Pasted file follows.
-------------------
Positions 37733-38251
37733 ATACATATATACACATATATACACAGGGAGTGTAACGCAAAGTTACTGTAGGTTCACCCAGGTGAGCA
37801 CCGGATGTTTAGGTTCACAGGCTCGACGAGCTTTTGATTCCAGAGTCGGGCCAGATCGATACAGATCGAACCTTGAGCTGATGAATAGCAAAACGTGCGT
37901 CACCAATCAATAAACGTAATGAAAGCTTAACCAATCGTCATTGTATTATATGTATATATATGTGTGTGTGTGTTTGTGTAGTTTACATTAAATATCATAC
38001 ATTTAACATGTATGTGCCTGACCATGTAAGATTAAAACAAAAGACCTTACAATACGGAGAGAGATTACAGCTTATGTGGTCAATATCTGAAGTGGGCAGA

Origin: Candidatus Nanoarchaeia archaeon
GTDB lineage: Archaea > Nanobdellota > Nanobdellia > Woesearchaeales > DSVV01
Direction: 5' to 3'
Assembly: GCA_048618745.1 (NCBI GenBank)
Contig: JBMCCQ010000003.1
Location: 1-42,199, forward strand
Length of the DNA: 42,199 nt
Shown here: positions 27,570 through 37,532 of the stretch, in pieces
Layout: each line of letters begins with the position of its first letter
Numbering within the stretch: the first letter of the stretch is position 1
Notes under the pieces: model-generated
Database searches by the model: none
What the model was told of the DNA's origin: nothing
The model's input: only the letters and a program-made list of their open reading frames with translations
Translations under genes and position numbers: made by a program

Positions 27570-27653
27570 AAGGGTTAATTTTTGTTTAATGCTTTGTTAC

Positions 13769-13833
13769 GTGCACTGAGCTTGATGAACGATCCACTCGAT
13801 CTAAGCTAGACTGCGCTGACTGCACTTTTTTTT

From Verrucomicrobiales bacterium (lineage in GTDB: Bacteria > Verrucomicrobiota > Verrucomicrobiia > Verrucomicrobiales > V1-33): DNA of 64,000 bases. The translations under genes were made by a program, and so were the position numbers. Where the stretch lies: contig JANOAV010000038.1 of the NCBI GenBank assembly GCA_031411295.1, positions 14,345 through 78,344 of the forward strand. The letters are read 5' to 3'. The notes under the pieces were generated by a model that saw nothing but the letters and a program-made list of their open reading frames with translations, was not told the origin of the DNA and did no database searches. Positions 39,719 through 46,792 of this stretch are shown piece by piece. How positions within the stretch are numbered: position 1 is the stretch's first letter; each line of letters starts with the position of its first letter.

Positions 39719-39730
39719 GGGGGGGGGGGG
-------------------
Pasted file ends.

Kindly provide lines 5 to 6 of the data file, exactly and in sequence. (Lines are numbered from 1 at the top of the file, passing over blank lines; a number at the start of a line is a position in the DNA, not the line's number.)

38001 ATTTAACATGTATGTGCCTGACCATGTAAGATTAAAACAAAAGACCTTACAATACGGAGAGAGATTACAGCTTATGTGGTCAATATCTGAAGTGGGCAGA

Origin: Candidatus Nanoarchaeia archaeon